Students will be eligible for new emergency support during the COVID-19 pandemic from the federal government.
Prime Minister Justin Trudeau announced on April 22 the creation of a Canada Emergency Student Benefit which would provide $1,250 monthly from May to August. The benefit can increase to $1,750 for students with dependants or with a disability.
The announcement included an investment of $75 million for Indigenous student support and a doubling in all Indigenous grants provided by the federal government. Student research and graduate students will receive $291 million in support from the federal government in the form of extended fellowships, scholarship, and grants by three or four months.
Additionally, the government will create 76,000 new jobs for summer in sectors involved with COVID-19 response. Students who volunteer over the summer will also be eligible for $1,000 to $5,000 through the new Canada Service Grant. The amount received will vary depending on hours worked.
The new benefit and other measures announced will total $9 billion.
Any student enrolled for classes next academic year, applying for post-secondary, or if anyone has graduated since December 2019 can apply so long as they are making no more than $1,000 a month. Payments will be delivered through the Canada Revenue Agency.
The new student-specific COVID-19 response benefit is designed to help those who do not qualify for existing programs like the Canada Emergency Response Benefit.
“For today, for the summer, for next year, we will be there for you,” Trudeau said.
The new monthly benefit will need to be approved by Parliament. Trudeau assured Canadians he would work with the opposition to ensure the new support for post-secondary students was established.
Trudeau said COVID-19 has created situations where students have been laid off or unable to find jobs like normal. The newly announced benefits are designed to help bridge students through the pandemic.
“Without a job it could be hard to pay for tuition or the day-to-day basics,” he said. “Even if monthly bills aren’t the concern, [students] may have been counting on a summer job to pay for next year’s tuition or to get the right experience for your career.”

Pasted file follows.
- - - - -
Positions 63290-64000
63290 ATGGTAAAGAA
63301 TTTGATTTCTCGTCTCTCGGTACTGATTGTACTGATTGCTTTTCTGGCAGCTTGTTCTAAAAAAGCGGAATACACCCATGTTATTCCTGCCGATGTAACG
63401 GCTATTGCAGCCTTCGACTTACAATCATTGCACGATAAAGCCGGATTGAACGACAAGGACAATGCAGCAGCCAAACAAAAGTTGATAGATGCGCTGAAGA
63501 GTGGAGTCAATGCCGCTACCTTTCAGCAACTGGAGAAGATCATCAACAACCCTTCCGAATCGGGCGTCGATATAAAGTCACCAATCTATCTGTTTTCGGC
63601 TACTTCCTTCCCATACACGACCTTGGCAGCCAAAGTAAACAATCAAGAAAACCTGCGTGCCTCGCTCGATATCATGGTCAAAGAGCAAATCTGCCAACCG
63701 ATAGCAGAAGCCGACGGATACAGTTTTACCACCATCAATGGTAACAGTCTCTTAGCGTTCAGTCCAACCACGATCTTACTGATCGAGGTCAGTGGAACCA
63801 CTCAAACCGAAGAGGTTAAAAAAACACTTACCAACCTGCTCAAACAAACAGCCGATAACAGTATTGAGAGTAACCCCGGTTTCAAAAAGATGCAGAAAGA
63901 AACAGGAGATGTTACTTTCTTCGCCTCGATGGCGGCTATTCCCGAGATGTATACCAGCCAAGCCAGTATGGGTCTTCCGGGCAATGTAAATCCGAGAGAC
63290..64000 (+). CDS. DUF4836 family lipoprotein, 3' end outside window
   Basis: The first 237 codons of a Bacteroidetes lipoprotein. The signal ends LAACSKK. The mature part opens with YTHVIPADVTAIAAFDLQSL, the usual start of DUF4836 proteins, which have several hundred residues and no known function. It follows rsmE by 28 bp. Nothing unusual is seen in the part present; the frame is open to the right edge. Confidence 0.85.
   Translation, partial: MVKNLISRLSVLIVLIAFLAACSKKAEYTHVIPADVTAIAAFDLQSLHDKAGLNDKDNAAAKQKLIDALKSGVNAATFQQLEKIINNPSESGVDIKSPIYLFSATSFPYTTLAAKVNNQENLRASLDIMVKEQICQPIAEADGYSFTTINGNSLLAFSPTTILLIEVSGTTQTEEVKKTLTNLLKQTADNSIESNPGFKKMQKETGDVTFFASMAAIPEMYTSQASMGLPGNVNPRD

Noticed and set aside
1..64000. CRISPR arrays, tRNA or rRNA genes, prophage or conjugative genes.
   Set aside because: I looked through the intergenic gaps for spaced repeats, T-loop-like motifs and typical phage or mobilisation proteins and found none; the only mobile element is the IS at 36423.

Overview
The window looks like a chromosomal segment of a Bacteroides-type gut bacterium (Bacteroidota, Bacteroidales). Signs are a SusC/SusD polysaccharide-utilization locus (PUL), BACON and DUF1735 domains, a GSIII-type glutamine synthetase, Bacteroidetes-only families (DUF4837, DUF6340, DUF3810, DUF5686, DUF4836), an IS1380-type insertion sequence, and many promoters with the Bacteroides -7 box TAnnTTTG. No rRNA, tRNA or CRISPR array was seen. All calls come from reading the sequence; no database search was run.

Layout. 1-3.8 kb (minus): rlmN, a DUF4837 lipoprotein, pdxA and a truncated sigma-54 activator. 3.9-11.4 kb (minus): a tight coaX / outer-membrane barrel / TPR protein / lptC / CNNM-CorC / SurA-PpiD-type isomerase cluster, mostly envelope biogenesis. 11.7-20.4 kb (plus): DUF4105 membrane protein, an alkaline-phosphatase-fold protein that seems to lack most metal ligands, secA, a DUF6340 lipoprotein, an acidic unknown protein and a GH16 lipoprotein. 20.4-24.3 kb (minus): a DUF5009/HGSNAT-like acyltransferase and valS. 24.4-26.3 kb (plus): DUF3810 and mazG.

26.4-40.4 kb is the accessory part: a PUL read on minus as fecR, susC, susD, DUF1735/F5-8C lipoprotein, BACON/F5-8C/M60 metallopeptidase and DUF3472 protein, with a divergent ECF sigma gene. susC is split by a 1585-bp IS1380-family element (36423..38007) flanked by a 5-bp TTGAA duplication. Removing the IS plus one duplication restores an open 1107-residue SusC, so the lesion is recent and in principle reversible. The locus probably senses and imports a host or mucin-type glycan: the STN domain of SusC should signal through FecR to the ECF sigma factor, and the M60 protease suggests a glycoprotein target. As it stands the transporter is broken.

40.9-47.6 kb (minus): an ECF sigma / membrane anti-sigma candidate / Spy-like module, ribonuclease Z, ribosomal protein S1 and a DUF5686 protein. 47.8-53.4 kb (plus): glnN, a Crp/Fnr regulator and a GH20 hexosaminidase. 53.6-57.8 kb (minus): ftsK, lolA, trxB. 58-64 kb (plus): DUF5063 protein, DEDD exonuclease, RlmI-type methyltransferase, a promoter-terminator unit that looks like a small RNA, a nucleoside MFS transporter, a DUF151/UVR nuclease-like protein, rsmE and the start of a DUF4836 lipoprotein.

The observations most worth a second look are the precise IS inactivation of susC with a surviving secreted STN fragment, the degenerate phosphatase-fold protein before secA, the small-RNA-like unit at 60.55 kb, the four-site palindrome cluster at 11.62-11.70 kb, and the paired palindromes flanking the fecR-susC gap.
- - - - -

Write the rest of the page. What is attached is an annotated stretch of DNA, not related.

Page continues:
A previous announcement on April 8 expanded the Canada Summer Jobs Program by 70,000 full-time and part-time positions. The program provides wage subsidies for non-profit, public sector, and small business organizations to offer employment to students.
Student advocates “incredibly pleased” over student benefit announcements
In an interview with The Gateway, Adam Brown — University of Alberta vice-president (external) and Canadian Alliance of Student Associations (CASA) chair — said the new benefits for students will be a “lifeline” for many students.
“We have heard so many stories of students being adversely affected by the pandemic,” Brown said. “These measures will definitely help a lot.”
“So many students rely on summer jobs to pay for tuition to continue their academic studies,” he added. “When the pandemic began, the first worry we heard from students is not being able to find that job or qualify for existing supports announced.”
Brown said CASA had been in talks with the federal government for “a couple weeks” to ensure students received targeted supports. In terms of next steps, Brown said CASA will be looking to see what support international students can get, especially if they want to return to study in the fall but borders remain closed.
“This will at least provide some certainty for students in such an uncertain time,” he said.